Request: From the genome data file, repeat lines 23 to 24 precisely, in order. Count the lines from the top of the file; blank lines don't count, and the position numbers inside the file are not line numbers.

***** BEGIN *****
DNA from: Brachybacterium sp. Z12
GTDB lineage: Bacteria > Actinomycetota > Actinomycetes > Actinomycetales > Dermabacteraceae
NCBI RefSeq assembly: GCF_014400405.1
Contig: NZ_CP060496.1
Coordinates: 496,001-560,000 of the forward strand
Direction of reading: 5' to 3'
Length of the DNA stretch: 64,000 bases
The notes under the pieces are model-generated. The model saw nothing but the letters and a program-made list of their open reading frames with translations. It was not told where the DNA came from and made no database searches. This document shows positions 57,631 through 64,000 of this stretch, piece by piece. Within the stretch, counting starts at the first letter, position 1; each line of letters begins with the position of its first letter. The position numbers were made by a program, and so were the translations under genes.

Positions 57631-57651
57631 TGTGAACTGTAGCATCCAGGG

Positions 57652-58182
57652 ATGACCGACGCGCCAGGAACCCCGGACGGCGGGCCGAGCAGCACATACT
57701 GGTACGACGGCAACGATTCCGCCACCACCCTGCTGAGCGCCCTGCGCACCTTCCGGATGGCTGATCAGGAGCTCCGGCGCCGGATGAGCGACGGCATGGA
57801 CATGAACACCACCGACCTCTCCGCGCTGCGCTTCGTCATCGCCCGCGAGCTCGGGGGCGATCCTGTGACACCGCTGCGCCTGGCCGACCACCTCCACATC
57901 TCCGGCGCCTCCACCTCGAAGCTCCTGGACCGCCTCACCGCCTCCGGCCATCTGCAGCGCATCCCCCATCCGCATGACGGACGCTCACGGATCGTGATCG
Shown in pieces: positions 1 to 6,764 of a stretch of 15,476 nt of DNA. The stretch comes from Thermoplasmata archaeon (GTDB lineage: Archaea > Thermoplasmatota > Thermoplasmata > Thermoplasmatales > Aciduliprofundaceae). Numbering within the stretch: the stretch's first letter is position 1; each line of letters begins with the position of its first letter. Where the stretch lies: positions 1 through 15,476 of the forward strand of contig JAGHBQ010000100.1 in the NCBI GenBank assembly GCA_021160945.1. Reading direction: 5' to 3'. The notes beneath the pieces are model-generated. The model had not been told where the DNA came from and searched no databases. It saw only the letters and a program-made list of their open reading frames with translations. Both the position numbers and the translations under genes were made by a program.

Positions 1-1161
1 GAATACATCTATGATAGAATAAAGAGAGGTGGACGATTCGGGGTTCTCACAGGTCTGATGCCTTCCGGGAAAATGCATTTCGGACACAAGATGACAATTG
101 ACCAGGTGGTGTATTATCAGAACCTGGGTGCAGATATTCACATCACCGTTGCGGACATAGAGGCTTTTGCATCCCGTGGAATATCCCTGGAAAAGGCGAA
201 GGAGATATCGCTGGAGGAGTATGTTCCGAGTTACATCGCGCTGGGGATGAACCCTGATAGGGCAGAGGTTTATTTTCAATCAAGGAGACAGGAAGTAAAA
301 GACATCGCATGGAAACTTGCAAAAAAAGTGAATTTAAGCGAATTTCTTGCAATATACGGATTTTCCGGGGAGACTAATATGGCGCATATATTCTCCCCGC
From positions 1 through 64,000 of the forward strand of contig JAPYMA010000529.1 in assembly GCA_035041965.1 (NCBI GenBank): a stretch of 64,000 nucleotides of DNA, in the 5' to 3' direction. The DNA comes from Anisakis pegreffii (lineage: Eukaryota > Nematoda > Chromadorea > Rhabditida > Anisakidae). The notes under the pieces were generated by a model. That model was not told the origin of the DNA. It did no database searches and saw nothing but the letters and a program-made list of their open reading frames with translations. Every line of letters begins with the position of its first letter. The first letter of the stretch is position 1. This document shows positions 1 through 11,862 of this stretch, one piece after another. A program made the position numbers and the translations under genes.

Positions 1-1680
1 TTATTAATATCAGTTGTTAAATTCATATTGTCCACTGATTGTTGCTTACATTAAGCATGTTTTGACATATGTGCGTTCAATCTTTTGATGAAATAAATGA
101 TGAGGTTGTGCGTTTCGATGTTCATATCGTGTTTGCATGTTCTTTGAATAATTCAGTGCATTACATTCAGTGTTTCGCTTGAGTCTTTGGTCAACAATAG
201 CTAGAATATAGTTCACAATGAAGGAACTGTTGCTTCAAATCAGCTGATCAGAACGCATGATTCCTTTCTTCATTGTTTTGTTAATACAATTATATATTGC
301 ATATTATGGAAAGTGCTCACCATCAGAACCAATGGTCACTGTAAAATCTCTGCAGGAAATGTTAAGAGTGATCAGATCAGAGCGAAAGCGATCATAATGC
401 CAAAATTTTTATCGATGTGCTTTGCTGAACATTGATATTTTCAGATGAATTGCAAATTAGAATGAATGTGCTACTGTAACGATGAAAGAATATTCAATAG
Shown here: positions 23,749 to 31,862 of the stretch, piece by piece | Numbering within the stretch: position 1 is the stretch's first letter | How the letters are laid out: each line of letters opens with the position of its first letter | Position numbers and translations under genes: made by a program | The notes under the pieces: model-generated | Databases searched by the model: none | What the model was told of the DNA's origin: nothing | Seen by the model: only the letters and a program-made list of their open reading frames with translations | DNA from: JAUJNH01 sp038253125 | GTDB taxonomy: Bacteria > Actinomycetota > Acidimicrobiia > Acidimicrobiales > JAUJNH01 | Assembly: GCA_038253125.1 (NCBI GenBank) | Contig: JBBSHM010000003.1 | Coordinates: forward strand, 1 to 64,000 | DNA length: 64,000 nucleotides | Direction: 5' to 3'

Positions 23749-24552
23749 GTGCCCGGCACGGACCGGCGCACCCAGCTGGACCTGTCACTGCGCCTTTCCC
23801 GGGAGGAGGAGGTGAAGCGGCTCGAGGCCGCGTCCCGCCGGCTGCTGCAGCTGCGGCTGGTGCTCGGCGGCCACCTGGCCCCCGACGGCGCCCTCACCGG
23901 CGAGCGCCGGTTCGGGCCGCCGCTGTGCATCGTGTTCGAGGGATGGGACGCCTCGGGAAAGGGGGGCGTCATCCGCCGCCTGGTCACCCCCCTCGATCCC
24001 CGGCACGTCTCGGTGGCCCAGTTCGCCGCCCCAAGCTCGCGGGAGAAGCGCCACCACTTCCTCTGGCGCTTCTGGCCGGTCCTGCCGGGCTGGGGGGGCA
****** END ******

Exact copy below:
Positions 1-1680
1 TTATTAATATCAGTTGTTAAATTCATATTGTCCACTGATTGTTGCTTACATTAAGCATGTTTTGACATATGTGCGTTCAATCTTTTGATGAAATAAATGA